Vancouver needs a sobering centre to keep intoxicated individuals out of jail, says the BC Civil Liberties Association.
B.C. has the highest rates of death in custody in Canada, according to a recent association report. Fifty-three per cent of the deaths between 1992 and 2007 were accidental, many of those caused by complications from alcohol and drug abuse.
These centres would provide intoxicated people with shelter for 24 hours and assist police in assessment around medical concerns.
David Eby, BC Civil Liberties executive director, said police do not want to be in the business of dealing with inebriated people.
“It’s not what they pictured when they signed up. They pictured Starsky and Hutch, not driving the bus full of drunk people around.”
Death in the drunk tank
Intoxicated people are at high risk of death in police custody, according to the civil liberties report. A drunk individual might aspirate vomit and choke, or die of acute alcohol poisoning.
Eby said that unconscious people should never be put in a cell.
“The three-quarter prone position doesn’t protect anyone, that’s just how people die.”
People arrested for public intoxication are currently taken to the Vancouver Detox centre either by police or the Saferide program.
However, the Detox centre can’t handle aggressive or troubled individuals, according to a preliminary report from the Davies Commission into the custody-related death of Frank Paul in 1998.
Related: Snapshot of sobering centres in BC
Intoxication as a medical issue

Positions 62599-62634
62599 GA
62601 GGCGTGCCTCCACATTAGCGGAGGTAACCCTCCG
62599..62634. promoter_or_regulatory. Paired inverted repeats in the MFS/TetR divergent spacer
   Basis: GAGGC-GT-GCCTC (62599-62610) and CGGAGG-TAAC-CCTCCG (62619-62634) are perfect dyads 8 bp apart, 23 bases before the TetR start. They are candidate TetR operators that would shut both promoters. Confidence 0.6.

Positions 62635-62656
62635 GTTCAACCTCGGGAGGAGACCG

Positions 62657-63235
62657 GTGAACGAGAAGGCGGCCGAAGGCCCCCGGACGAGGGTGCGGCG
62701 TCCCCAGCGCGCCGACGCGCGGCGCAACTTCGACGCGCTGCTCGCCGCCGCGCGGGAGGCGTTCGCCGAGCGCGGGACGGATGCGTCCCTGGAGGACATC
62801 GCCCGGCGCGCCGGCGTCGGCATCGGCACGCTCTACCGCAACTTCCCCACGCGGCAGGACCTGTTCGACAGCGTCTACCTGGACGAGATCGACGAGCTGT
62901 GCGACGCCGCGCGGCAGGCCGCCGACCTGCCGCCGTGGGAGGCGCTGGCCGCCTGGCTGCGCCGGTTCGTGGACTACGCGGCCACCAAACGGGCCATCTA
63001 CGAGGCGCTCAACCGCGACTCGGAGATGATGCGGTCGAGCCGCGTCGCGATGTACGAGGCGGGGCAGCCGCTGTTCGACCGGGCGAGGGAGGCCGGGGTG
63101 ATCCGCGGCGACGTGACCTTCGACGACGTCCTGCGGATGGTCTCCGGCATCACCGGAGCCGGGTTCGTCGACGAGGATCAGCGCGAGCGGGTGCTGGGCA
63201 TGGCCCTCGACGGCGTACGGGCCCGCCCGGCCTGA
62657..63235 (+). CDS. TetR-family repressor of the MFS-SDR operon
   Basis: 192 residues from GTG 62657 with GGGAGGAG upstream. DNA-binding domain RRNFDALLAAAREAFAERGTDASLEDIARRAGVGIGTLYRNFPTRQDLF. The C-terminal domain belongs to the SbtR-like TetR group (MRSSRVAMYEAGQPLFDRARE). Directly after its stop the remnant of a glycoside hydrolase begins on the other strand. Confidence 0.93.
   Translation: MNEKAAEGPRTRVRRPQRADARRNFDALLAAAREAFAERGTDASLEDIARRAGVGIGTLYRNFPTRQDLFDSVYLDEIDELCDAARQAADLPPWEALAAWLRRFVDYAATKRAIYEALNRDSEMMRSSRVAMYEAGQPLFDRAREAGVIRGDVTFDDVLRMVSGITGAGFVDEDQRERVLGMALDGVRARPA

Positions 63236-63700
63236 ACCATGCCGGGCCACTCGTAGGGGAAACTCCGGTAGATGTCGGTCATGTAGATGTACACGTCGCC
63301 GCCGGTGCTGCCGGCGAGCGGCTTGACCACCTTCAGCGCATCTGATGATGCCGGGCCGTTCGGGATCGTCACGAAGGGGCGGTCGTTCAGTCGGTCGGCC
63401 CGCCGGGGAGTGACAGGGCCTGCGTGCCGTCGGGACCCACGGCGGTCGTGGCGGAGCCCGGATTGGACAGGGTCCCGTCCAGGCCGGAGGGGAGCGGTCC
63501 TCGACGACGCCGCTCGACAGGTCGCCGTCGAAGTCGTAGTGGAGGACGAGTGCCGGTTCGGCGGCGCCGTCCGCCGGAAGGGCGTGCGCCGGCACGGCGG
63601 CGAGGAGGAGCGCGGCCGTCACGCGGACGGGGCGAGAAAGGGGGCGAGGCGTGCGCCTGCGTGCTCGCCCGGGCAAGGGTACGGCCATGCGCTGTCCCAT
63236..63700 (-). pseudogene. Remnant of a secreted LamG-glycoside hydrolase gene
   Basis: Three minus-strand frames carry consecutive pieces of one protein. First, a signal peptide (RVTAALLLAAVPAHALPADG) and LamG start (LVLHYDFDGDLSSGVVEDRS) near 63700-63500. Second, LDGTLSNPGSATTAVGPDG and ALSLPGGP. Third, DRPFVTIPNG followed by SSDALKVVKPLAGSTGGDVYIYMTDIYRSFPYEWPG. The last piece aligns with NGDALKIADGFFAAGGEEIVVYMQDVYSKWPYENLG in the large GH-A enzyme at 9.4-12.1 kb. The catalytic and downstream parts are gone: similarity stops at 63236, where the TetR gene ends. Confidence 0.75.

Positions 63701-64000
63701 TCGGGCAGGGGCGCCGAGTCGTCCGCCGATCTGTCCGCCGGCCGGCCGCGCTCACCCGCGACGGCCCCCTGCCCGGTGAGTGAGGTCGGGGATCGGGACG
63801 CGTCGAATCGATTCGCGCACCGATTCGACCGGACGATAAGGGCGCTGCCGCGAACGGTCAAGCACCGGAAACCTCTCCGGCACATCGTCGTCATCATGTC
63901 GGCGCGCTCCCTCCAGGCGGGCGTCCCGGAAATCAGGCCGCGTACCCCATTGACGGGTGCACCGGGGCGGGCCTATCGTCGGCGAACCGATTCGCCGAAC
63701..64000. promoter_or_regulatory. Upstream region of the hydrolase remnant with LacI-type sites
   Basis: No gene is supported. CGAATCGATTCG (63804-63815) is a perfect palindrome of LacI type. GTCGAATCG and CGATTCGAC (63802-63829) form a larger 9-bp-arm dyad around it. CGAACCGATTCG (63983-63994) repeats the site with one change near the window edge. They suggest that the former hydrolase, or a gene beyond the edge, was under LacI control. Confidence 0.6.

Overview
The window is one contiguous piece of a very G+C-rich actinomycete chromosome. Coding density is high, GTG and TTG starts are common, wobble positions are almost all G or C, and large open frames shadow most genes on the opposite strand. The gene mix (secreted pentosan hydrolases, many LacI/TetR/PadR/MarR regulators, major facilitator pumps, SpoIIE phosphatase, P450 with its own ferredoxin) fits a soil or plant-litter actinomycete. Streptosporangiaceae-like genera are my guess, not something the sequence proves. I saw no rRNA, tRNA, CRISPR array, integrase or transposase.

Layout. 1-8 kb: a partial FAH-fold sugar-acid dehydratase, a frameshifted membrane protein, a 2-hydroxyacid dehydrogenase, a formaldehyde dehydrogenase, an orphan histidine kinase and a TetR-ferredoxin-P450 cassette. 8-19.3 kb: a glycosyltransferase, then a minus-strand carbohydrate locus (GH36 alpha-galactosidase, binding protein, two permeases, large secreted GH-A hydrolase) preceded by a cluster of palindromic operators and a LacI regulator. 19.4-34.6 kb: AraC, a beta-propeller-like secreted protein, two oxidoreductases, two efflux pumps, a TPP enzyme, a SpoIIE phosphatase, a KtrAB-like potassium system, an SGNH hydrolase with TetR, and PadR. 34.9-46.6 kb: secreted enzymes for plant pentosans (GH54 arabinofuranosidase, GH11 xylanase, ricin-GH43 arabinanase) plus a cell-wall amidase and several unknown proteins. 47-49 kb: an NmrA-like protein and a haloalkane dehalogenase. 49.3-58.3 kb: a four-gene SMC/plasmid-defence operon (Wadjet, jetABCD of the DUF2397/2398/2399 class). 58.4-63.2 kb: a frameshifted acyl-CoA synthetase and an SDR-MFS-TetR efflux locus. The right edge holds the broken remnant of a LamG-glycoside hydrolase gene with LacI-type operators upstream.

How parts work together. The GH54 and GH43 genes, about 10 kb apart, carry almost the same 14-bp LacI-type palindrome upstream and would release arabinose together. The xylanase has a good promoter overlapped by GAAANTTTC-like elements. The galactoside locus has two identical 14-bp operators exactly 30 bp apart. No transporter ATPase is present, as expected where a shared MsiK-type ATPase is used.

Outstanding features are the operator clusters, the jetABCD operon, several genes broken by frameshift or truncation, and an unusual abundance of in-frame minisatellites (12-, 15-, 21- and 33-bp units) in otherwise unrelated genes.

Paul, a man from the Mi’kmaq nation with chronic alcoholism and diverse health concerns, had been left in soaking wet clothing in an alley by police after they released him from custody in 1998. He died of hypothermia.
There is currently a sobering centre in Victoria (though it doesn’t accept intoxicated aggressive or violent individuals), and one planned for Surrey – but none in Vancouver.
Donald Macpherson, author of Vancouver’s Four Pillars Drug Strategy, first proposed sobering centres in Vancouver in the 1990s, as one of the key strategies to prevent deaths in police custody.
He said the centres allow chronic alcoholics to be treated as individuals “suffering from a severe health issue” as opposed to “someone who’s severely addicted and inebriated and often unconscious being placed in a cell, in a prison or jail.”
Macpherson said that a sobering centre is a place where keeping someone alive is the main concern.
The centres, which were first proposed in the 1990s, are one of the key strategies to preventing deaths in police custody, said Eby.
Remembering Frank Paul
On Nov. 8, a small but vocal protest by aboriginal activists took place outside the Frank Paul inquiry.
Two women held up large pictures of Paul for passing motorists to see.
Protesters laid out posters on the sidewalk with the names of people who have died in police-involved incidents.
“Let them hear us upstairs,” said Kat Norris from the Indigenous Action Movement, looking up the building’s exterior towards the sixth floor courtroom.
“That we are here, that we haven’t forgotten.”
The Vancouver Police Board passed a motion in 2009 supporting the development of a civilian-operated sobering centre for chronic alcoholics in response to the Paul case.
The VPD declined to speak about the issue of sobering centres, pending the conclusion of the Frank Paul Inquiry.